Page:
Episode 26 - Show Notes & Advice

episode 26 | show notes & advice

episode description

This week, Sarah is joined by guest Anna Jones, author of One: Pot, Pan, Planet, who combines her passion for the planet with her love of plant-based dishes you can make at home. 


This bestselling author and environmentally conscious cook, discusses her new book, along with some of the best kept secret vegan substitute ingredients, and how to take your cooking from humble home chef to restaurant level.




in this episode, discover...

  • A few small changes we can make to help our planet
  • The secret substitute ingredients behind some of Anna’s delicious dishes
  • How toppings and texture help take your home cooking to restaurant quality
  • Anna’s cooking course, and how we can all produce quick, sustainable and stylish meals




links and references




Quality Cooking, Delicious Recipes & Saving the Planet with Bestselling Author & Cook, Anna Jones

Anna Jones is with Sarah to chat about her new book, One: Pot, Pan, Planet: A greener way to cook for you, your family and the planet.

This is Anna’s fourth cookbook, each one full of texture and flavoursome vegetarian recipes, but One adds another level, including the need to make shifts to live in a lighter way, with information weaved in about how to live in a more sustainable way. The ethos of Anna’s cooking is to:

Produce dishes that are good for us and the planet. 


Fill your plate with vegetables, so this may be a move to vegan, or just shifting one meal to veg once a week.


Not waste food – once bought and cooked, don’t let it go in the bin. Around a third of our food is wasted. Anna suggests getting to know the growers/market stallers, so you care more about the source of your food and have a relationship with your ingredients and the dishes you make. See egg-fried rice below.


Be aware of the energy used in cooking. Around a third of the energy we use is in the kitchen. By being more aware, we are more able to save where we can. That’s what one pot, one pan is about, with one thing to wash up.


Be mindful of food miles – e.g. mango, blueberries, treat as a rare luxury, instead of part of your weekly shop. Anna has even moved away from avocados, quite important in her previous books. 

Even her own time and energy is used carefully in all her recipes, see tips for toppings below. 


All the recipes are written for the vegetarian with adaptions for vegans, and Anna and her family are 90% vegan, using very little cheese and eggs. She recommends non-dairy Feta, Greek-style cheese and Halloumi as the best introduction to vegan ‘cheeses’.



Egg fried rice with tofu

Serves 2 

- 175g uncooked basmati rice 

- Olive oil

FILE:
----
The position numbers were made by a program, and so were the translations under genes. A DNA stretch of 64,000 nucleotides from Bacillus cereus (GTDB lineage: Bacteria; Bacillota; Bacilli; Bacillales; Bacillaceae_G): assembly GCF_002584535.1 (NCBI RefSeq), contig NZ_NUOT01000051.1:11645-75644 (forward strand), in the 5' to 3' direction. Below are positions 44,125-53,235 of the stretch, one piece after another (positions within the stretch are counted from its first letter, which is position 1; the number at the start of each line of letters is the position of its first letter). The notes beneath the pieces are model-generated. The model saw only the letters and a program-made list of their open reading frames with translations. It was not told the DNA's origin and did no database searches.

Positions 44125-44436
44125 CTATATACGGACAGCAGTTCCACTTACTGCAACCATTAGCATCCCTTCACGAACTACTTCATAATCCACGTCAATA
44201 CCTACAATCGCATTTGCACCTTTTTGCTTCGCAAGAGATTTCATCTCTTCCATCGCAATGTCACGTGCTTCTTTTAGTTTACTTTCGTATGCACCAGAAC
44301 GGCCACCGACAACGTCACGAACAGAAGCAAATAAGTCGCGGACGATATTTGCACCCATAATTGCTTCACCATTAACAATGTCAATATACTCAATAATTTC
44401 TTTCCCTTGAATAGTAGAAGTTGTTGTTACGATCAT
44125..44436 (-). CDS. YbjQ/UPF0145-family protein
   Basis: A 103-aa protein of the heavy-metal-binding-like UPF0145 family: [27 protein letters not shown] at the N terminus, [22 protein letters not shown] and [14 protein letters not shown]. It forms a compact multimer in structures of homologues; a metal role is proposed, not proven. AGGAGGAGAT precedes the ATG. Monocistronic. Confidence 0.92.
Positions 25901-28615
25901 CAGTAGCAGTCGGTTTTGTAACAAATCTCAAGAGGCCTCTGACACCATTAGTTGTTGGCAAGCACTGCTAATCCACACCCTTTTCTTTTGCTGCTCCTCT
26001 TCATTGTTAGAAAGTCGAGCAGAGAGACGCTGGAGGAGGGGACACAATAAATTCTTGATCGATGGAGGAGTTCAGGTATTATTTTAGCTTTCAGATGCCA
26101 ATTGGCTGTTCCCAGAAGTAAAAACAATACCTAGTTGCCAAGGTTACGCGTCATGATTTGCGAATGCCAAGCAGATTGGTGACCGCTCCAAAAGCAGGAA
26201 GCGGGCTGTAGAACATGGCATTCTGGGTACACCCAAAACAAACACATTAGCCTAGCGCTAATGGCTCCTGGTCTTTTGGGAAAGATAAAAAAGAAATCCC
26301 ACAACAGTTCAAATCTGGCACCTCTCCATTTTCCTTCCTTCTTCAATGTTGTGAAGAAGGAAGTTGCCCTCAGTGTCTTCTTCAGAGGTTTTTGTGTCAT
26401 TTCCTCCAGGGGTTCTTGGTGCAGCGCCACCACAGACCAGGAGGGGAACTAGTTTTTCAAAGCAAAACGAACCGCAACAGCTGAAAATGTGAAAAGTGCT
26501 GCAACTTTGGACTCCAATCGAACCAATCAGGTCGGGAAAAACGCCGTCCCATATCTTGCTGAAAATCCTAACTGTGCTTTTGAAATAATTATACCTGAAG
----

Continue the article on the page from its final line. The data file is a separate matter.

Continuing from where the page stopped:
- 2 organic eggs (optional)

- Block firm tofu 

- A whole heap of garlic 

- A small handful of cashews

- A sprig of coriander

- 1 – 2 tablespoons soy sauce 

- Sesame or chilli oil

- Aromatics of your choice; ginger, onions, spring onions 

- Your choice of veg


Brilliant for children — and to have with leftovers. 


Choose a firm tofu – cut into matchsticks, cook until golden on all sides. Just before turning off the heat, add a generous teaspoon of soya sauce to coat the tofu and season it. 


Add aromatics e.g., garlic, ginger, onions and spring onions all sautéed


Add grated veg, in winter, grated roots e.g. carrots. 


In summer courgettes (sautéed, grated or finely sliced) and peas. 


Add rice N.B. cook well, keep adding oil to get some nice, crunchy bits for texture.


If adding an egg, move rice to one side, add egg with slurp of soya sauce and cook like a mini omelette on the side of the pan


Add cashews, and top with coriander 


Slurp chilli oil/nut preparation



Warm Salad with watermelon

Perfect for the hot summer months, with watermelon, garlic, roasted potatoes and tomato, Feta and herbs. 


Serves 4 – 6 

- 1kg small new potatoes

- 1 unwaxed lemon 

- 1 whole head of garlic

- 3 tablespoons extra virgin olive oil, plus extra for drizzling

- 1 tablespoon fresh oregano

- 1kg melon

- 200g blog feta or vegan feta-style cheese

- A small bunch of Greek basil leaves

- A small bunch of mint, leaves picked


To serve

- 1 tablespoon runny honey or agave (optional)



Heat the oven to 200 degrees Celsius / 180 degrees Celsius fan / gas 6. Chop any large potatoes in half and keep the smaller ones whole, then transfer to a large baking tray. Use a speed peeler to peel the zest from the lemon in long strips, then add to the tray. Bash the head of garlic until the cloves are slightly split, then add to the tray with the olive oil and oregano. Season well, then roast for 20 minutes. 


Peel the melons and cut into thing half-moon slices and bite-sized pieces, removing the seeds as you go. 


After the potatoes have had 20 minutes, take them out of the oven, then squash them down into a potato masher until broken apart and flattened. Break over the feta, then return the tray to the oven for a further 20 minutes, or until the feta is golden and crisp all over. 

Remove from the oven, toss with the juice of half the lemon, then add the melon, basil and mint. Finish with a little honey or agave, if you like, and a drizzle of olive oil. 




Double Ginger Apple Cake

Inspired by Anja Dunk, this has the feeling of Jamaican ginger cake, so a real hit and depth of ginger with dark molasses.


Makes 1 cake to Serve 8 

- 200g plain flour

- 1 teaspoon baking powder

- 1 ½ teaspoons bicarbonate of soda 

- 2 teaspoons ground ginger

- 200g unsalted butter or 150g coconut oil (plus extra for greasing)

- 150g dark brown soft sugar

- 5 balls of stem ginger (75g), finely chopped, plus 2 tablespoons syrup from the jar for brushing and drizzling

- 3 medium organic eggs or 180ml sparkling water

- 5-6 small eating apples